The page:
So what is a scientist do do? Miller has a suggestion that might come as a shock to some. If you don't like the way that the fundamentalists treat science, then get involved:
The era of nonpartisan science is gone, says Miller, who urges scientists and science educators to learn the rules of this new game and get behind moderate Republicans as well as Democrats to protect the practice and teaching of sound science. Given the partisan attack on evolution and stem-cell research, he thinks scientists need to learn more about how the political process works. They need to be willing to run for the school board, write $500 or even $5,000 checks to support moderate candidates, and defeat Christian right-wing candidates. “Scientists need to become involved in partisan politics and to oppose candidates who reject evolution or attack scientific research,” he says. “It takes time, money, and paying attention to the issues.”
For most scientists, both time and money are limiting resources, but that is a hurdle that must be overcome. In politics, the decisions are made by those who show up. If we want things to change, we need to get involved.

Not everyone has money to donate to a political campaign. Time, on the other hand, is something else. We might not have as much of it as we want (or need), but we always have some. Running for the school board takes a lot of time. Speaking during the public comment period of a school board meeting takes a lot less. Writing your congresscritter takes even less - in fact, you could have written one in less than the time it's taken you to read this. You might not be able to do much, but there's no excuse for doing nothing. It's time to show up.

A Brief Pop Gen Primal Scream

Right about now, at the tail end of a long and painful homework assignment, I have a strong urge to take my population genetics textbook and give the next person who tries to tell me that there's no math in evolution a good whack upside the head.

And any time that a single individual represents more than half of an organism's great-great-grandmothers, you should be allowed to just list "too high" as the inbreeding coefficient, and to hell with figuring all the possible routes through the pedigree.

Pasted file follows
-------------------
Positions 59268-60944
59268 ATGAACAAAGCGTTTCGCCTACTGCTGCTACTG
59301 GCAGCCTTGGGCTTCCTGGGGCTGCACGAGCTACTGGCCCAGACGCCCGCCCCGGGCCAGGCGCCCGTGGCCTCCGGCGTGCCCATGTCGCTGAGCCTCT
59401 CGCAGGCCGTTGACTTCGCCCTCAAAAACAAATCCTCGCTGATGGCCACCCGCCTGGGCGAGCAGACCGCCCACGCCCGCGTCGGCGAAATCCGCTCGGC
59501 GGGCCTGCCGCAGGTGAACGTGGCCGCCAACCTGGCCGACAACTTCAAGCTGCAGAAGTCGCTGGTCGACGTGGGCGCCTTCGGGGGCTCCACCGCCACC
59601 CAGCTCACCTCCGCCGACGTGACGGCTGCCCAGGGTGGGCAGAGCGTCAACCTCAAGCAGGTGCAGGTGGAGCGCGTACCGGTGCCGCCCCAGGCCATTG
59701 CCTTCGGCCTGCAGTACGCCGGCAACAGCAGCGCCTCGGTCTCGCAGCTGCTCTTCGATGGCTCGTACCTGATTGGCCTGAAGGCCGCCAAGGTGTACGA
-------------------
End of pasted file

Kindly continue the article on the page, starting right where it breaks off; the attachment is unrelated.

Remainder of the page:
17 April 2006

Sally Jacobsen, the Northern Kentucky University professor who decided that her emotions should dictate what speech is allowable on campus, has been removed from her teaching duties and will retire at the end of the semester.

Interestingly, however, she is apparently still refusing to confirm or deny whether or not she was personally involved in destroying the display. The entire incident was an absolute disgrace, but that's the part that pisses me off the most. This self-righteous fool has the strength of her convictions right up to the point when it looks like serious consequences are pending - and not an inch further.

16 April 2006

The Real Enemy in the War on Christian Holidays

It occurs to me that Bill O'Reilly and other members of the paranoid right have managed to totally miss the boat when it comes to figuring out who is responsible for the whole overblown "War on Christian Holidays" thing. They've focused their venom against the ACLU and anyone else who wants the religious message kept out of any governmental acknowledgment of the holiday. The people who just want to be able to celebrate Christmas and Easter as secular holidays aren't the ones that they should blame. They should, if they are going to be angry at anyone, focus their wrath against those who actually made it possible to celebrate Christmas and Easter as something other than a religious event.

Look, I've read the Bible, and there's nothing in there about a really, really fat guy trying to squeeze down a skinny little chimney with a massive sack of cheap, plastic toys. The only mention of rabbits that I can think of isn't in the New Testament - it's way back in the food laws section of Leviticus. In that passage, the rabbit is not identified as a distributor of painted eggs; it's misidentified as an animal that "chews the cud" (it's chewing something, folks, but it ain't cud).

If the Christian Right wants to get angry at anyone about the secularization of Christian holidays, it should be the people who secularized them in the first place. Those fine folks who make the cards at Hallmark come to mind. Mattel Toys probably bears some of the blame for the whole secular Christmas thing, along with Toys'R'Us. If you're looking for a specific target for Easter blame, maybe you should complain about the folks who make the Cadbury Cream Eggs, or those disgusting little Peeps.